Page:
Lincoln Cathedral at dusk – Eco-Touring Britain by #Tesla

Lincoln Cathedral at dusk – Eco-Touring Britain by #Tesla

On the occasions when our adventures are city-based, our family of six  pack our rucksacks just as if we were about to hike across fields or mountains and we treat the landscape exactly the same.  We walk and explore, and try and find the hidden corners that breathe character into the bricks and mortar.

Dusk was already beginning to fall, as we crossed cobbled streets that led towards the Cathedral.  It’s a very peaceful time of the day, workers have gone home, and revellers are yet to arrive for the evening and the city feels very still.

We made our way through an old stone archway to the cathedral square just beyond.

When you look at our children exploring the courtyard below, you can see the sheer scale of Lincoln Cathedral, which for hundreds of years (1311-1549) was the tallest building in the world.

Standing under the main entrance, we look upwards to see layer upon layer of carved stone above the doorway and we get the children to run their hands over the door and imagine the countless number pilgrims who have crossed this threshold over the centuries.

Our youngest boys enjoy spotting all of the carved creatures in the pillars…

… and then we spend time just quietly walking around the entranceway, looking at the details.  We are the only people here.

As we walk around the outside of the building, there is an ancient wall to our right with a set of wrought iron gates, leading to a little courtyard and the ruins of the medieval Bishop’s Palace – we’ll return again in the daytime to explore further.

Onwards, and it’s starting to get dark.  The first lights flicker on under the eaves, and a choir begins to practise, the song floating along the air.

To the other side of the Cathedral, at Priory Gate, there’s a wide green and rows of terraced houses…

… and a small path winds under a stone arch and into a little public garden.  Its here that we eat a small packed supper together and watch the street lamps slowly light up along the road.

As we continue our circuit of the cathedral, darkness falls and the floodlights come on.

The air feels heavy, and there are swirling storm clouds above us.  We retrace our steps back to the cobbled street and turn back, to see the spires dramatically illuminated against an inky sky.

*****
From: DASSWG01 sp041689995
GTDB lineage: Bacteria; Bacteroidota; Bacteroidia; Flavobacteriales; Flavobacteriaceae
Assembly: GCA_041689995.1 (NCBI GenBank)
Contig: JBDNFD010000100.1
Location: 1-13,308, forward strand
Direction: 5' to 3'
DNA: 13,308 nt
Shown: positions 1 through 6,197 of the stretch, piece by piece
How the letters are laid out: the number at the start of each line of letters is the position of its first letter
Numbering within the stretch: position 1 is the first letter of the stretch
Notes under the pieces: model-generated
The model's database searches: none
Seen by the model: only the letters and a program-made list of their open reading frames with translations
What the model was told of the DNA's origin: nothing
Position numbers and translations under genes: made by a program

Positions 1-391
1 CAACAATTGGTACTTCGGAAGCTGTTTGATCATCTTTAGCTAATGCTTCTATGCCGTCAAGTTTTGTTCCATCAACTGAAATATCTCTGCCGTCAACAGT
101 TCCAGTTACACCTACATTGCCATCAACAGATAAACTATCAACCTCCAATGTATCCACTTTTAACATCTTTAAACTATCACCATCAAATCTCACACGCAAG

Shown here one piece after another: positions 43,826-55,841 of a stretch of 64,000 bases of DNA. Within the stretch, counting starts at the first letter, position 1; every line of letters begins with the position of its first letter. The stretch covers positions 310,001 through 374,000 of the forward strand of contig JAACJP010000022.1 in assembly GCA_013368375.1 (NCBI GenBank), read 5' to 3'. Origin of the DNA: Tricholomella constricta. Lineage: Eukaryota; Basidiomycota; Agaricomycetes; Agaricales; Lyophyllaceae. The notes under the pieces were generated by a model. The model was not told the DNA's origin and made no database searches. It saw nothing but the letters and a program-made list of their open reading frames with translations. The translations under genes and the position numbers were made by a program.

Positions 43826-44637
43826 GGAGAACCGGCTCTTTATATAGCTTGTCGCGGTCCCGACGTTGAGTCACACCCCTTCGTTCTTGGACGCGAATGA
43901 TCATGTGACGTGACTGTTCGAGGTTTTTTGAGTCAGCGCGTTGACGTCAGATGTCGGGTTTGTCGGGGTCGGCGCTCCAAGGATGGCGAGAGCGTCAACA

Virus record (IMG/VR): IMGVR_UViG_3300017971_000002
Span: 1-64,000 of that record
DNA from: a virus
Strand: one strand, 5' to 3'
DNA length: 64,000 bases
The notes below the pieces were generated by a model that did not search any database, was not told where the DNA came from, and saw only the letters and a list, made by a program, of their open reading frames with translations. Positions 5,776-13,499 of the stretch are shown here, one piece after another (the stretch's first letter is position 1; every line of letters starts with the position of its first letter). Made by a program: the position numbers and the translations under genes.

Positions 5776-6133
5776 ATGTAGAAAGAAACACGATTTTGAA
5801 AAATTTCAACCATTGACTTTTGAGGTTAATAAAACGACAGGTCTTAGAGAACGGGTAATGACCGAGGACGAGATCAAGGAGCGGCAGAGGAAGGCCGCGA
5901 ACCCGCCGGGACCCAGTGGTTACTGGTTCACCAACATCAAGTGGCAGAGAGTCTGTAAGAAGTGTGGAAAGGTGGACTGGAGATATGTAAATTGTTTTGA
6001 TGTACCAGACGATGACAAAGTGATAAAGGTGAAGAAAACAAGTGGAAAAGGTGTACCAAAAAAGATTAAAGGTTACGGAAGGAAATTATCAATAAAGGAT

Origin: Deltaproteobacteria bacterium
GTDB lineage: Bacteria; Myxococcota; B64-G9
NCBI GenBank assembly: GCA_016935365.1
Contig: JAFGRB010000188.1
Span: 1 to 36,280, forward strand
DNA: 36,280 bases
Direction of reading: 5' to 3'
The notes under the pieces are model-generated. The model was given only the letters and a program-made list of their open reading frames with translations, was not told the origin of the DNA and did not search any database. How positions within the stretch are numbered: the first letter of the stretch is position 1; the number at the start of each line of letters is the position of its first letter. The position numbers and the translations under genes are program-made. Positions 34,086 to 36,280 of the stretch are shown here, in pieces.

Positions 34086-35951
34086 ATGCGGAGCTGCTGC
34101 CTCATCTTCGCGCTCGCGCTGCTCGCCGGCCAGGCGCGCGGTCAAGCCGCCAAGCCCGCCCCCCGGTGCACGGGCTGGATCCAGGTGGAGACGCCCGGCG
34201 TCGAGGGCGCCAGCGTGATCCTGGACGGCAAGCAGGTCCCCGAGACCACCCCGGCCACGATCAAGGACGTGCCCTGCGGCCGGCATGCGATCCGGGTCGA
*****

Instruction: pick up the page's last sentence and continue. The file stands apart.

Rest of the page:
Our Top Tips

  • Visiting a city either in the early morning, or at dusk, gives a completely different perspective, and you can quite often have very famous landmarks all to yourself.  This allows you to really connect with your surroundings thoughtfully and peacefully, without competing with the crowds.
  • Do something different.  Taking a homemade supper and searching out a quiet garden alcove in a city, talking to passersby, and taking in the atmosphere is much easier, cheaper and greener than relying on franchise takeaways to feed a hungry family.
  • Look up, look back – don’t just look straight ahead, the best views are the surprises.
  • Don’t rely on Sat Nav in the older parts of Lincoln when getting to and from the Cathedral on the very top of the steep hill.  A Tesla (or any family car) will not easily fit down the more ancient roads – follow the traffic flow.

Parking

We parked in a small carpark, just behind the Wig & Mitre pub.  It gives good access to both the castle (closed in the evenings) and the cathedral.

Charging

Lincolnshire is a bit of a void for chargers as yet, but the new Sheffield bank of superchargers will be a big help, meaning that you can charge at the M1, then take the Worksop route across to Lincoln.

*New superchargers are due to open by the end of 2017 at Leicester Forest East Services and Grantham.

The Ecotricity Electric Highway has options near to Sheffield and Grantham.

To learn in detail about the history of Lincoln Cathedral, and to view opening times, see the official Lincoln Cathedral website.

Have you seen our Tesla family adventures in the Derbyshire Moors or the Mountains of Cumbria?

17 Comments

    1. Thanks very much Jim 🙂 I agree, and I think it’s great for children to experience the sheer scale of these old buildings too, because it’s so hard to get that from looking at pictures.

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    1. Thank you very much Laurie – what lovely feedback 🙂 It’s encouraged me to dig out some of the photos from other similar city trips (I think the Cambridge streets and faculty museums will probably be the next one I write up!) x

      Liked by 1 person

  1. Beautifully written post about a fascinating destination. What a special experience for your boys. I often ask my grandchildren to stop and imagine what the history of a place is. Who lived there before, what they did, wore, ate etc. I think it helps brings out the best of their imagination.

    Liked by 1 person

  2. I have been to two graduations inside the cathedral but never explored it, think it would be good to see garden at the back. I’m hoping to have a trip to Lincoln over summer when they have a trial of bishop statues.

    Liked by 1 person

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